What I Learned From Public Leadership Honoree Alice Ming Fei Yi

Alice Ming Fei Yi PP Honoree

Last week, Latinitas celebrated its twentieth anniversary at the Latinitas Purple Party for Chica Power Gala. As part of the annual fundraiser, Latinitas chooses six courageous female leaders to honor. The women that were chosen all have incredible stories and immense accolades, but what sets them apart is the passion they bring to their field. I got the opportunity to sit down with four of our honorees, and this is what I learned from our Public Leadership Honoree, Alice Ming Fei Yi. Alice is an incredible activist, who founded the Texas Chapter of the Asian Pacific Islander American Public Affairs Association and is a chairperson of the Austin Asian community Civic Coalition, as well as a true embodiment of the American Dream.  When I spoke to her, I was struck by the love and care she has for this country. Alice immigrated from China to the United States in 1981. Like many immigrants, Alice has a deep respect for the United States. She wants to see it, and its people, flourish.

 Her cultural upbringing played a huge role in the values she still holds to this day. Alice is a firm believer in working hard and had been working since the age of 13. She knew nothing was handed to her and understood the importance of humbling yourself, “Our philosophy is to lift and to help others to share the American value with the community.” But growing up wasn’t always easy. Alice spoke about wanting to shy away, and seeing that reflected in the other Asian immigrants as well, “I faced social injustice. When I was a very young age, I watched my parents was mistreated, was criminalized for no reason. I learned to be quiet, to working hard. This is the most Asian, most Chinese, families do and that time this is the only way to survive when I grow up back then.

While Alice is currently an activist, like many immigrants she came to the United States with an entrepreneurial spirit. She always believed she was meant to be a businesswoman and would work with the community during her free time. It wasn’t until the passing of her late husband that she was truly inspired to get involved. He always stressed the importance of showing up for the community, for representation, and when he passed Alice felt that responsibility shift to her. Alice’s intense passion and life story came through in every word she spoke. In a time where people can feel discouraged like change is impossible, Alice has this unwavering belief that our young people are the change, “To all these young people…We need you working together to save our country, not going backward. To save the woman’s rights, to save the voting rights, to save the clean environment, and to save the innocent young lives. To not to get gun violence anymore. We need your voice and your engagement involvement more than ever.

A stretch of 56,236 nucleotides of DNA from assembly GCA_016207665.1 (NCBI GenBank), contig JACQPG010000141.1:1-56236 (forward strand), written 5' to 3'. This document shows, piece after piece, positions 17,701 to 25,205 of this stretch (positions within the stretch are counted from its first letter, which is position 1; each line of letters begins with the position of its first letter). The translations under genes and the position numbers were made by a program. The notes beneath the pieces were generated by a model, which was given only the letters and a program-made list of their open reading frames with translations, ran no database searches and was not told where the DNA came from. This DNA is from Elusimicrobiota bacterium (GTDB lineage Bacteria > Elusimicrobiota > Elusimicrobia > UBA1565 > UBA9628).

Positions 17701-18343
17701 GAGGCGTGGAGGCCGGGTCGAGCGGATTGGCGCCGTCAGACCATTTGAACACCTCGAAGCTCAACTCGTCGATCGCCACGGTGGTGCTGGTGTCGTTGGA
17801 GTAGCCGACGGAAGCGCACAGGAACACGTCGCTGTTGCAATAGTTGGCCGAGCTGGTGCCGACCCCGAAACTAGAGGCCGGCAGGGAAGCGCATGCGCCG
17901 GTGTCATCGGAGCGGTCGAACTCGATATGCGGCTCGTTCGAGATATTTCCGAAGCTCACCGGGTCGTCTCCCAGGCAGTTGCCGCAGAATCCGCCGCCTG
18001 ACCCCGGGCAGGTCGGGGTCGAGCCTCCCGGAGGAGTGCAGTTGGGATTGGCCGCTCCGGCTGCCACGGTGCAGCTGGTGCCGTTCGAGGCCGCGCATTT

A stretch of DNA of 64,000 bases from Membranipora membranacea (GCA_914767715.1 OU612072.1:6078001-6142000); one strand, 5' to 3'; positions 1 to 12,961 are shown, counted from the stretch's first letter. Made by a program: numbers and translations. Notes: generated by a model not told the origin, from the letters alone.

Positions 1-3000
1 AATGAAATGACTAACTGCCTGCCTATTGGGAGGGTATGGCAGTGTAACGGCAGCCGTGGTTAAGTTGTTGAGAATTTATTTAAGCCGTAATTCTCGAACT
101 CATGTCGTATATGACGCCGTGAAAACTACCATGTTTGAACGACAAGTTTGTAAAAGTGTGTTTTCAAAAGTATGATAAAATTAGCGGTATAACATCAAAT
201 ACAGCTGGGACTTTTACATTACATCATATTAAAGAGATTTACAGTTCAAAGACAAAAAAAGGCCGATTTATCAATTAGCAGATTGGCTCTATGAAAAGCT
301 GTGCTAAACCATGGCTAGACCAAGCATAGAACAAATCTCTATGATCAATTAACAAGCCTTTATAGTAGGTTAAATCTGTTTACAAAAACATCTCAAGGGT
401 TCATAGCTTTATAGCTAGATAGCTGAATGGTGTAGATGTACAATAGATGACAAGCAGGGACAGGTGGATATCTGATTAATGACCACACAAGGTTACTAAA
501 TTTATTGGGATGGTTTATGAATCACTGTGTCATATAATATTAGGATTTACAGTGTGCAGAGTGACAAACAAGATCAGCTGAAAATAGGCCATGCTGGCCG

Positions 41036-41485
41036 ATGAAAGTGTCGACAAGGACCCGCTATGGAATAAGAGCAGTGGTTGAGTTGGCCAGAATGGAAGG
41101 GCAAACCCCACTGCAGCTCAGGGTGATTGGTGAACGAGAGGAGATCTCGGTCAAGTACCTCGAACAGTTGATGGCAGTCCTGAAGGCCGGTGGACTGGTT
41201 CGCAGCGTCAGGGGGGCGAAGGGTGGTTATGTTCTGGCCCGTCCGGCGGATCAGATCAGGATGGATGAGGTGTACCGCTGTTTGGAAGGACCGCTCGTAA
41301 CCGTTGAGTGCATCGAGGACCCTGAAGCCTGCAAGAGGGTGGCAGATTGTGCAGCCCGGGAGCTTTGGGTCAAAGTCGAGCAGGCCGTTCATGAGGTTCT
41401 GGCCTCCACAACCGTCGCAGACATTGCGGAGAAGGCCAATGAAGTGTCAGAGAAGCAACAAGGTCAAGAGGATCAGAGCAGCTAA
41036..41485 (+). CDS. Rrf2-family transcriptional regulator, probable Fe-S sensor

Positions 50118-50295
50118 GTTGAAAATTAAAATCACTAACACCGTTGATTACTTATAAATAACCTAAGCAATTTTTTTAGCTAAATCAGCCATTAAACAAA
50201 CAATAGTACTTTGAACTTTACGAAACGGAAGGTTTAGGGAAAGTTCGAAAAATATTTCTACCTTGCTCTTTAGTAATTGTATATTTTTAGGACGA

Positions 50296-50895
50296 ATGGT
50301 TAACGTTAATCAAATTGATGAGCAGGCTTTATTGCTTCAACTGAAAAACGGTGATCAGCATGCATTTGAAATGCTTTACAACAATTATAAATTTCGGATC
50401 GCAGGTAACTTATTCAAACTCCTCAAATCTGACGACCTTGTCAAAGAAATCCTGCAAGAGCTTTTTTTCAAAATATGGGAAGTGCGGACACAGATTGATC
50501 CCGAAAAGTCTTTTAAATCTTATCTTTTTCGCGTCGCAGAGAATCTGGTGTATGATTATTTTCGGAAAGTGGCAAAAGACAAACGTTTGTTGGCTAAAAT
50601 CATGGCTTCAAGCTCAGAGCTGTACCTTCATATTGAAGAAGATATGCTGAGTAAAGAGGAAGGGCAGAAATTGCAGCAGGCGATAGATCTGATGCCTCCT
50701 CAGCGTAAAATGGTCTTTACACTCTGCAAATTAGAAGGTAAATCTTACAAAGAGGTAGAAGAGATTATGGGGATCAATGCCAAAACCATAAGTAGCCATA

Alice, and her late husband, spent their lives doing good for their community. But, now it’s time for young people to step up. Alice stresses how just like this responsibility shifted onto her, it’s shifting onto us, “You [were] not born yet. When older generation fought for human rights and the voting rights. But you are here today to need to continue their legacy and to protect those rights, they have fought for…They lost blood for it. So this is your mission. And I have expectations for our young people.” Her voice shook with emotion, and it was clear she was holding back. 

This is a woman who, despite years of public service, still believes change is possible. She’s not jaded by our current climate in any way, if anything she’s inspired by the young people at protests, by the woman fighting for equality, by the changes that are slow but present. Alice doesn’t see the future as a set thing. She sees all the issues of the world and believes they’re fixable, malleable. And that, especially knowing her life journey, is truly encouraging. 

If you’re curious to learn more about Alice’s story, or even the honorees I didn’t get the chance to meet such as Entrepreneurship Honoree Angela Angulo and Education Honoree Dr. Maggie Rivas-Rodriguez, you can learn more about them and how to get involved with the Purple Party Gala at https://www.latinitaspurpleparty.com/. If you’d like to listen to my full conversations with the incredible women I did get to meet, check out our podcast Unrepresented on Spotify and all other podcast services right now.  

Purple Party Honoree Pic


  • Camila Dejesus

    Magazine & Media Editor, Camila Dejesus has been writing since she was a child and enjoys all forms from creative writing down to narrative analysis. She graduated from Brooklyn College with a bachelor's in Television and Radio Production and works full-time at Latinitas Magazine. In her free time, she loves writing stories, water coloring, or playing songs on her Baritone Ukulele. Now, her greatest passion is finding new topics that will engage and inspire Latinx youth.

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